Inmates Frank Morris and Allen West hatched a plan to do exactly that, and enlisted brothers John and Clarence Anglin to come along with them. West had discovered that access to the outside was possible if the prisoners pulled out the entire ventilation shaft under the sink in their cells rather than trying to cut through the bars blocking the shaft. By burrowing into the opening, they could make their way behind the cell wall and up to the roof by using the plumbing to climb up.
After eight months of surreptitious digging, the men minus West, who had trouble getting into the ventilation shaft had created paths to the roof. Once on the outside, they blew up a raft they had made from raincoats using a concertina, an instrument similar to an accordion. Then they vanished. The next morning, their bunks were discovered to be empty, and authorities began a manhunt. The raft was found, along with some personal effects, but no bodies were ever recovered.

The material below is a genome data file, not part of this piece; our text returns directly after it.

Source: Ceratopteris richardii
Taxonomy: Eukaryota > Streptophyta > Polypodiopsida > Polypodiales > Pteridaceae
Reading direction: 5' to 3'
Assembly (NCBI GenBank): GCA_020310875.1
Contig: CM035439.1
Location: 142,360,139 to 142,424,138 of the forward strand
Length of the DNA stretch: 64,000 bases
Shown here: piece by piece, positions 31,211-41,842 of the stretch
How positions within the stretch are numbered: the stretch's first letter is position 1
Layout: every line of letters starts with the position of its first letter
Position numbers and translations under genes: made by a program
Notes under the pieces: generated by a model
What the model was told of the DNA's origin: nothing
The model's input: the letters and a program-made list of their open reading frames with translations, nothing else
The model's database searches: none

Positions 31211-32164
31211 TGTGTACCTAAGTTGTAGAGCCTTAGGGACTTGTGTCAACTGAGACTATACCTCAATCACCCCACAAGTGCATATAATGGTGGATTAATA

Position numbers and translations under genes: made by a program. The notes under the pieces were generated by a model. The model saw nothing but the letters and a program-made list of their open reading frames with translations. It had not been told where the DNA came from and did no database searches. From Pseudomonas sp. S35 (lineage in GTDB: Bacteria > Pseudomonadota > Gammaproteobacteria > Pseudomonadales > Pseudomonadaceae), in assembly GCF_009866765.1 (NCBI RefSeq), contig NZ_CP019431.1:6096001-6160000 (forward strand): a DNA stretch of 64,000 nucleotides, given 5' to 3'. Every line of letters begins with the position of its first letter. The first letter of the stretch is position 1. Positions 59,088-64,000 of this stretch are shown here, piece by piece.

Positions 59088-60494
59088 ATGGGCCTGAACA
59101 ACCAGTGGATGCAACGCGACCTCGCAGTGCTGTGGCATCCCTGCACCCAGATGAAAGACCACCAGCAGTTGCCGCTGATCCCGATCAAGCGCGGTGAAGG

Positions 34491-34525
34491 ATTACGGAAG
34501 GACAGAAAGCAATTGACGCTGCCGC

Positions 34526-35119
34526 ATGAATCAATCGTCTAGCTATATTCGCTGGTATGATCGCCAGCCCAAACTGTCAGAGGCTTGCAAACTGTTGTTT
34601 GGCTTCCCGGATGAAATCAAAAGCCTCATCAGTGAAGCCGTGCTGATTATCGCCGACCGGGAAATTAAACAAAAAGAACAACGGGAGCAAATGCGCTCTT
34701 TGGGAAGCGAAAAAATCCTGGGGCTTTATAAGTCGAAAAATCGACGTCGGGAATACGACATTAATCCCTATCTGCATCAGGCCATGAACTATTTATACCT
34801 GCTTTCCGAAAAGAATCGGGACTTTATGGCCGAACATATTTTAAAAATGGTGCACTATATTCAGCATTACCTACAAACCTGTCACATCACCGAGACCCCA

The case was closed in , but got renewed attention in early when it was revealed a man claiming to be John Anglin had written to the San Francisco police department in claiming to be alive but in need of medical attention for a cancer diagnosis. Handwriting analysis and DNA testing on the letter were inconclusive. Though traces of his ransom have been found and numerous people have told stories of people in their lives they suspect of being Cooper, authorities have never been able to nail down a single suspect.
In , an amateur sleuth and codebreaker named Rick Sherwood came forward to state that he had analyzed letters believed to be from Cooper and read the cryptography that indicated the criminal was identifying himself as Robert Rackstraw, a Vietnam veteran with parachuting experience.
One letter hinted at three separate military units that Rackstraw belonged to. Neither has Rackstraw, who is still alive and was reportedly questioned by the FBI back in the s. Alright, Potterheads. Ready to feel old? And it seems that the books are still holding up—with both fans and collectors.
Forbes reports that a hardback edition of the book believed to contain Daniel Radcliffe 's first autograph as Harry Potter sold recently in the U. The book was owned, until this week, by Verity Collins, an extra on the first film.